The night before in Fira we’d booked a boat trip to visit the other must-see sight on the island (after sunset in Oia) – the volcano. The basic boat trip to the volcano is a 2-hour ride that also includes a stop at the hot springs on the island. It sounded like a fun way to spend an afternoon so we booked the mid-afternoon trip figuring we’d grab dinner in town before returning to the hotel in time for sunset.
The boat ride itself was fabulous and a great way to see the island from sea level. The only disappointment was the hot springs. The agent who booked our trip failed to mention that getting to them required about a 15 minute swim in the ice cold Aegean Sea to reach the shore.
Oh, and by the time you get there, you’d have about 10 minutes before you needed to start swimming back. We passed on that one (as did the majority of our fellow passengers) but a few hearty souls made the swim and survived.
Our main objective was the hike to the top of the volcano and that part of the trip was awesome. Our guide took 3 breaks on the 30-minute hike up to give us more information about the volcano, point out steam vents in the rock and generally let everyone catch their breath.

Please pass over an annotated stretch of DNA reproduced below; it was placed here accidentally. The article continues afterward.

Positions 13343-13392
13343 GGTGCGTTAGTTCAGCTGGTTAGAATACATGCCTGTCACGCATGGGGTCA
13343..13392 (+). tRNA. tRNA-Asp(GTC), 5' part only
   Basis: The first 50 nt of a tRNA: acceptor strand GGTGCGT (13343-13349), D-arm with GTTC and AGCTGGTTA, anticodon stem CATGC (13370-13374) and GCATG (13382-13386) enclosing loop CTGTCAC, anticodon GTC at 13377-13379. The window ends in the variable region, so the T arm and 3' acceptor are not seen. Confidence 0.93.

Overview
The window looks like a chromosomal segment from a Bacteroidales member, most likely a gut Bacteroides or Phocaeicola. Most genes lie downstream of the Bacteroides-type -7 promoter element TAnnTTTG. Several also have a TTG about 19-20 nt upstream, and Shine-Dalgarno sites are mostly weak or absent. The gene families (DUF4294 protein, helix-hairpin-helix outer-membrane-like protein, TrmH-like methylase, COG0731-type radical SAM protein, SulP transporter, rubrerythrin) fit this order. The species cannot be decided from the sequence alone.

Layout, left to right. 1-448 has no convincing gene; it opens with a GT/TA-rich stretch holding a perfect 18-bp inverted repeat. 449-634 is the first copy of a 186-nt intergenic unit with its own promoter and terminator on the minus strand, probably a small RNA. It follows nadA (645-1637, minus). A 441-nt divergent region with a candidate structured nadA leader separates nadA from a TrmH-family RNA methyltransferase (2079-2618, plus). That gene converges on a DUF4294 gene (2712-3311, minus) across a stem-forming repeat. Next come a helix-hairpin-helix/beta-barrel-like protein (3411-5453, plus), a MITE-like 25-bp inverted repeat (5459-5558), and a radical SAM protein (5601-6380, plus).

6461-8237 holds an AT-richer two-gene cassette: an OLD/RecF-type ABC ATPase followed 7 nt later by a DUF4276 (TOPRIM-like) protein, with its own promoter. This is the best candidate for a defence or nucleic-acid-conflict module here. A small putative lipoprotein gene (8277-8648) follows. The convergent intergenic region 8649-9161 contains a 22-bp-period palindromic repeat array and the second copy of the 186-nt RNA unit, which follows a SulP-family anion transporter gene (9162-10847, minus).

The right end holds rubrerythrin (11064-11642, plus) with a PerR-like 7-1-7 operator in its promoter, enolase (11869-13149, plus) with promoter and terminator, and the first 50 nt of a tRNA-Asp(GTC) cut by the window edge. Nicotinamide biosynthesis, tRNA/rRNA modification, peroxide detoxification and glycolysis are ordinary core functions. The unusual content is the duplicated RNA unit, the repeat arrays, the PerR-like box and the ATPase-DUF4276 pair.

The views from the summit were simply incredible, a panoramic view of the C-shaped island of Thira. It was truly the perfect way to spend an afternoon.
Last day in Greek paradise
On our final day we again chose to relax at the hotel for most of the day but did make it into Fira for lunch and some shopping. I will miss this island terribly, especially those Santorini sunsets. It is so unbelievably gorgeous, just like I always dreamed it would be and I’m so glad I saved it for my honeymoon. But since Dave loved it as much as I did, I have no doubt we’ll be back.
Even the quad bike turned out to be a lot of fun – not scary at all – and it was definitely the best way to get out and see the island without the hassle of waiting for a bus or finding a real parking spot at every stop…or the wafting aroma of donkey poo.
Despite the crowds, it’s hard not to love Santorini. It’s the kind of place that inspires travel posters. And so with our flight home to Atlanta tomorrow we wrap up Part I of this three-part honeymoon. I’ve got to be in St. Louis for a week due to a work commitment that couldn’t be rescheduled and since we have Round-the-World tickets booked from Atlanta for the remainder of our travels, we needed to re-position back to the States anyway.
So thanks for following along with the first portion of our epic honeymoon journey…we’ll be back before you know it with the real adventure – 2 months around the world.
First stop on the official RTW itinerary…Colombia!